Sharp: It really came to a head during Pride season. [The upstairs tenants] were pouring cups of piss on people that were standing outside to smoke. That was ultimately why we ended up leaving the venue, because we weren't able to keep it safe for everyone.
In 2010, Blow Pony relocated for a third time to Rotture and Branx, a warehouse complex in the Central Eastside Industrial District.
Sharp: I remember being nervous we wouldn't fill it up or that it would be too big. Then it turned out oftentimes to be too small.
Paul Soileau, aka Christeene, Austin drag performer: If I go through Portland, it's usually for Blow Pony. It's run by a bunch of trashed-out little rascal kinds of people. A normal entrance for me [is,] I put a butt plug up my ass and have balloons [attached]. Then I pull the balloons out and the butt plug floats over the crowd. There was one performance where some guy handed me poppers from the crowd. I did them, and then the security dude who was onstage got real mad and went to throw the guy out. I used the moment to lecture the security dude, and to say it's OK in that room to do poppers. He let the kid stay and kind of took a step back. It's kind of fun when this monster onstage can have a conversation with a security person and save a little fag's life in the process.
Dave Baker, go-go dancer Ruby Foxx: I'm a fat, femme, hairy, non-binary person, and unfortunately that means it can be hard for me to feel beautiful in a lot of spaces, even those catering to gay and queer folks. [The first Blow Pony I went to] I was truly in my element that night, and it showed through my dancing. By the end of the evening, Airick approached me and offered me a job as a go-go dancer.
Nikki Lev, go-go dancer and choreographer: I wanted to become a go-go dancer in general. I'm a non-binary, feminine person with a penis. And Blow Pony was clearly the biggest stage. [Airick would] periodically be like, "Hey, I'd like for you guys to do a go-go group number," and everyone would be like, "Yeah!" But no one would step up and make it happen. So I did that. There's a song, it's some sample of a guy spelling out the word "fuck." We did like a "YMCA" thing to those letters.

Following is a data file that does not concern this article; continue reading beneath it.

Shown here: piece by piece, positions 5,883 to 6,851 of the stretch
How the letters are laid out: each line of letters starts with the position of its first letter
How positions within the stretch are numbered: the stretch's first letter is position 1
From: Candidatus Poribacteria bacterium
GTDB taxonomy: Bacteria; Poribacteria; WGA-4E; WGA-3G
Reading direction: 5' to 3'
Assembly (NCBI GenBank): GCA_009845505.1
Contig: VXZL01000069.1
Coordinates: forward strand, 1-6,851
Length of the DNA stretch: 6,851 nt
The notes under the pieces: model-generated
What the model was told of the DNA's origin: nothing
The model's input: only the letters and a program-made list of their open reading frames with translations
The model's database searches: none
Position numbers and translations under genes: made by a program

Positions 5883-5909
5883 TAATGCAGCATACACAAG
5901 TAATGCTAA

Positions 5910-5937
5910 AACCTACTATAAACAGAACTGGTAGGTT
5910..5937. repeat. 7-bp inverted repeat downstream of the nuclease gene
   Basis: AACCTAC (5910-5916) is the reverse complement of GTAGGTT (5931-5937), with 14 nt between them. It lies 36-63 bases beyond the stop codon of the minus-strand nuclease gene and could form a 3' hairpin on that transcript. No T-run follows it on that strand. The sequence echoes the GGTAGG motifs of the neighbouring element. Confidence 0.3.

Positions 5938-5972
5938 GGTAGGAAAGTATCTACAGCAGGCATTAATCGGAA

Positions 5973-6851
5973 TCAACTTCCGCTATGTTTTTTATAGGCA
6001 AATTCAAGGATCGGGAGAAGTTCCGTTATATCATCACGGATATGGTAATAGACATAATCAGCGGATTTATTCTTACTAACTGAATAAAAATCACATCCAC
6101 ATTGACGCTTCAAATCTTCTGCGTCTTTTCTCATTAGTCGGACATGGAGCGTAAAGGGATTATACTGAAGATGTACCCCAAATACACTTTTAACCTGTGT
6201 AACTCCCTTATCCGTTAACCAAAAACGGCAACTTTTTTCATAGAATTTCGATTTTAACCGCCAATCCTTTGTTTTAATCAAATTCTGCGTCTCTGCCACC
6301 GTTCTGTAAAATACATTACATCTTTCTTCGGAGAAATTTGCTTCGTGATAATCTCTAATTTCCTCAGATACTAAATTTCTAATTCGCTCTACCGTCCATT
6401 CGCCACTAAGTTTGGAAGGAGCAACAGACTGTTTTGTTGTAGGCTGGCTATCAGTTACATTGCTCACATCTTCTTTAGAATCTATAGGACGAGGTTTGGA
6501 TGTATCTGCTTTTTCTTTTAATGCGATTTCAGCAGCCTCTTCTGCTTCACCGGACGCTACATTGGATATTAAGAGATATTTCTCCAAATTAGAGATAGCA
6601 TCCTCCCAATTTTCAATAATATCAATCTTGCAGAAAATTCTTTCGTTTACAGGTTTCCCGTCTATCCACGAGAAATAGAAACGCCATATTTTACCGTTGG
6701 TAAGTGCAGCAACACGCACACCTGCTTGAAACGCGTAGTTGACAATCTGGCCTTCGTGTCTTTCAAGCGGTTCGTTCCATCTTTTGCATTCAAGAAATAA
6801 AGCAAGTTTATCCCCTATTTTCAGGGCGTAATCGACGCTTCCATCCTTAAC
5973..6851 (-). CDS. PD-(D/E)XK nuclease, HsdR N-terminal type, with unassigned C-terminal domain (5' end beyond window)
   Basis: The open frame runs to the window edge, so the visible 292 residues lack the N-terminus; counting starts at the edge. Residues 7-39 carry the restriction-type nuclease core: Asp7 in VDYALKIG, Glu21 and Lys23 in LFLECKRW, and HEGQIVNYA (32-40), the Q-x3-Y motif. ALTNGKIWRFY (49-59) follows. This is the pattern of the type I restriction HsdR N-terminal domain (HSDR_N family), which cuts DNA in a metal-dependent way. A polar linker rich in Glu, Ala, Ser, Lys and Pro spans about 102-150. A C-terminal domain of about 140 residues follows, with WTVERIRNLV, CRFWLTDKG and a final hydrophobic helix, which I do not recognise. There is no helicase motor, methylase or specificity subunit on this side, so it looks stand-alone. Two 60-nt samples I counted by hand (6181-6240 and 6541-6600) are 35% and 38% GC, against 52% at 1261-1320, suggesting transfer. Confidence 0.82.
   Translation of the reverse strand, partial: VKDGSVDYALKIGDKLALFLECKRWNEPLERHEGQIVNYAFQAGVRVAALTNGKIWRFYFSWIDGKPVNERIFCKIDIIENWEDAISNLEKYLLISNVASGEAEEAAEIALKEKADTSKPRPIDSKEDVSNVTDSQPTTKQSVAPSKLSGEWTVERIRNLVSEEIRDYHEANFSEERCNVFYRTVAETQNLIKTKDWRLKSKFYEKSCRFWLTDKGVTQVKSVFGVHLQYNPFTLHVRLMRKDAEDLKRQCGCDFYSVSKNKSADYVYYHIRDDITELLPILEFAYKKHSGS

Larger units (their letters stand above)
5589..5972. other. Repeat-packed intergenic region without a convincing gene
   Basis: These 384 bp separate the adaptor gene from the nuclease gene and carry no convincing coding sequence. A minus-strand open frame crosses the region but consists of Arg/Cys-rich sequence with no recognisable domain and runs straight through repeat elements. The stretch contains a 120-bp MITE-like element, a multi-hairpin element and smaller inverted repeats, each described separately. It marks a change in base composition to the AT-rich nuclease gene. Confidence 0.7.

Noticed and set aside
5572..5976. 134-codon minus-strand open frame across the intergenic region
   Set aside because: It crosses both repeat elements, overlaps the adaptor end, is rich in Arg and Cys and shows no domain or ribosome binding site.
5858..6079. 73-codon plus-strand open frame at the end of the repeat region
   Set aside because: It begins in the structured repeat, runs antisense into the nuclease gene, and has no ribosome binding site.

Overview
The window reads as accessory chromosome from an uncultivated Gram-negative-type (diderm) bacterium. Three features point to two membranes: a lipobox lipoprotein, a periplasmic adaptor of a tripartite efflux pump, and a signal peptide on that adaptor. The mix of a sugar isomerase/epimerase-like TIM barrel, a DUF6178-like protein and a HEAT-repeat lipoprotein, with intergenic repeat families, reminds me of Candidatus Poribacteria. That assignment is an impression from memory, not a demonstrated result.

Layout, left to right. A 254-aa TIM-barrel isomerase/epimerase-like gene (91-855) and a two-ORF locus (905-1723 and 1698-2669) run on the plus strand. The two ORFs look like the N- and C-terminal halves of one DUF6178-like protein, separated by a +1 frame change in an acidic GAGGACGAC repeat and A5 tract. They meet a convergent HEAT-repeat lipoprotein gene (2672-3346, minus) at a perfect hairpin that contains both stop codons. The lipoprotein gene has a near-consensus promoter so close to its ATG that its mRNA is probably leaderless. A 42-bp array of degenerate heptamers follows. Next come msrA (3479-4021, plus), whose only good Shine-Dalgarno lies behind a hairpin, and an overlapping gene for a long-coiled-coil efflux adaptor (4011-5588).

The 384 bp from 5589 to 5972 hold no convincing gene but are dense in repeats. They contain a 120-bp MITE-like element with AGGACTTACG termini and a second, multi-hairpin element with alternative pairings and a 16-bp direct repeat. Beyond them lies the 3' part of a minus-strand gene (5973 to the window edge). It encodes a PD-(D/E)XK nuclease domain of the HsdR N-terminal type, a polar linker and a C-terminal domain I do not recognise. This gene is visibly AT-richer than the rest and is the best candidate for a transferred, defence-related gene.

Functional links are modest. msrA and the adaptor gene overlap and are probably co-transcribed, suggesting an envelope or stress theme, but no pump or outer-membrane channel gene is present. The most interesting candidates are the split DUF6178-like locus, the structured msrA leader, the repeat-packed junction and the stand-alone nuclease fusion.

Rotture and Branx partnered with new owners in 2016. In June, the new owners told Blow Pony they were rebranding as an EDM club and no longer wanted to host queer-centric parties.
Redwolf: He waited to tell us literally two weekends before Pride. It also outraged me that somebody would think having queer and trans people coming to the door would confuse their fucking straight clientele.
Heatherette: It doesn't matter what scene you're in, when there's many big-money changes happening, all marginalized communities are at risk. Anybody who's not a white male, tech, straight bro is at risk of getting everything they found comfortable or happy ripped out from underneath them, and that's not just a Portland problem.
After Redwolf announced on Facebook that Blow Pony had lost its venue, clubs such as Holocene and Scandals reached out to Redwolf. By July 2016, Blow Pony had moved into the Bossanova Ballroom, where it continues to host monthly parties.
Redwolf: I was like, "Maybe it's time." We've had these several moves, I don't know if I want to continue. [But] the community, it came out. Venue owners, they came forward and said, "Look, we'll take you guys, we love what you do."
Lev: [A few months after the move,] we did a group number when Trump was elected. We printed out a bunch of pictures of all these shitty anti-gay Republicans and then we ripped them up onstage. I had bought a Trump piñata, so we put, like, a bunch of condoms and lube tester packets inside of Trump, and then smashed him with a baseball bat.
Isla Fauv, drag performer: It's no longer unusual to be gay, and our cultures are homogenizing. Blow Pony is sort of an oasis of, like, there's still punk-rock faggotry, there's still underground queerness, there's still radical expressions of self, and it's all done in this very warm and inclusive space. As everything gets candy-coated, it's nice to have something that has, not even something as generic as an edge, but has a heart.
SEE IT: Blow Pony's 11th Annual Queer Mutiny Fest is at Bossanova Ballroom, 722 E Burnside St., on Saturday, June 16. 9 pm. $15. 21+.